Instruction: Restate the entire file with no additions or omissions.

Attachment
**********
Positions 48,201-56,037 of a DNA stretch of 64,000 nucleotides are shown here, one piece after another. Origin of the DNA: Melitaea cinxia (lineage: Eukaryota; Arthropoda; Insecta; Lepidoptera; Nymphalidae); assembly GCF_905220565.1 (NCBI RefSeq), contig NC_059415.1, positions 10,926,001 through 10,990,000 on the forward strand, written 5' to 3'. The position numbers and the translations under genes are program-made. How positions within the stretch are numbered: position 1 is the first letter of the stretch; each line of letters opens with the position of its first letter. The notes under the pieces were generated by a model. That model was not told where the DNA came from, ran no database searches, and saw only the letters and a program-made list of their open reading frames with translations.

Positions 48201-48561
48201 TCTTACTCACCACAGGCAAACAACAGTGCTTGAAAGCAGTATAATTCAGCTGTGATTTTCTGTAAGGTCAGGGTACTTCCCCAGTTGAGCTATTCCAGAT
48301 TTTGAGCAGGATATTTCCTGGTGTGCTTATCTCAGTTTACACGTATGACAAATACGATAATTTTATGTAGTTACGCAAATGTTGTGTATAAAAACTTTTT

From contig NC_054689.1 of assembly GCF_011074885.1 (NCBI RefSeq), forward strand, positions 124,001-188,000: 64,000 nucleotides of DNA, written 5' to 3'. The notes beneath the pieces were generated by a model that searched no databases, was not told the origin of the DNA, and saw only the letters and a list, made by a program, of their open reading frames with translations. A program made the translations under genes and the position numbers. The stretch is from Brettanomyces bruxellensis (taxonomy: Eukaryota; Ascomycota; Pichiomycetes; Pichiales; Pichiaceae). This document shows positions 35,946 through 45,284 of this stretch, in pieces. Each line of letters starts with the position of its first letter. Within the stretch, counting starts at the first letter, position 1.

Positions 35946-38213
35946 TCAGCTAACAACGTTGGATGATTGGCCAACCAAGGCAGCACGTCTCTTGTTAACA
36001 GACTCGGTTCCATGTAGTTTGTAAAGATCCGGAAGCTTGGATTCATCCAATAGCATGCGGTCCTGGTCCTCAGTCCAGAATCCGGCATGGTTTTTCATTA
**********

Positions 48,201-56,037 of a DNA stretch of 64,000 nucleotides are shown here, one piece after another. Origin of the DNA: Melitaea cinxia (lineage: Eukaryota; Arthropoda; Insecta; Lepidoptera; Nymphalidae); assembly GCF_905220565.1 (NCBI RefSeq), contig NC_059415.1, positions 10,926,001 through 10,990,000 on the forward strand, written 5' to 3'. The position numbers and the translations under genes are program-made. How positions within the stretch are numbered: position 1 is the first letter of the stretch; each line of letters opens with the position of its first letter. The notes under the pieces were generated by a model. That model was not told where the DNA came from, ran no database searches, and saw only the letters and a program-made list of their open reading frames with translations.

Positions 48201-48561
48201 TCTTACTCACCACAGGCAAACAACAGTGCTTGAAAGCAGTATAATTCAGCTGTGATTTTCTGTAAGGTCAGGGTACTTCCCCAGTTGAGCTATTCCAGAT
48301 TTTGAGCAGGATATTTCCTGGTGTGCTTATCTCAGTTTACACGTATGACAAATACGATAATTTTATGTAGTTACGCAAATGTTGTGTATAAAAACTTTTT

From contig NC_054689.1 of assembly GCF_011074885.1 (NCBI RefSeq), forward strand, positions 124,001-188,000: 64,000 nucleotides of DNA, written 5' to 3'. The notes beneath the pieces were generated by a model that searched no databases, was not told the origin of the DNA, and saw only the letters and a list, made by a program, of their open reading frames with translations. A program made the translations under genes and the position numbers. The stretch is from Brettanomyces bruxellensis (taxonomy: Eukaryota; Ascomycota; Pichiomycetes; Pichiales; Pichiaceae). This document shows positions 35,946 through 45,284 of this stretch, in pieces. Each line of letters starts with the position of its first letter. Within the stretch, counting starts at the first letter, position 1.

Positions 35946-38213
35946 TCAGCTAACAACGTTGGATGATTGGCCAACCAAGGCAGCACGTCTCTTGTTAACA
36001 GACTCGGTTCCATGTAGTTTGTAAAGATCCGGAAGCTTGGATTCATCCAATAGCATGCGGTCCTGGTCCTCAGTCCAGAATCCGGCATGGTTTTTCATTA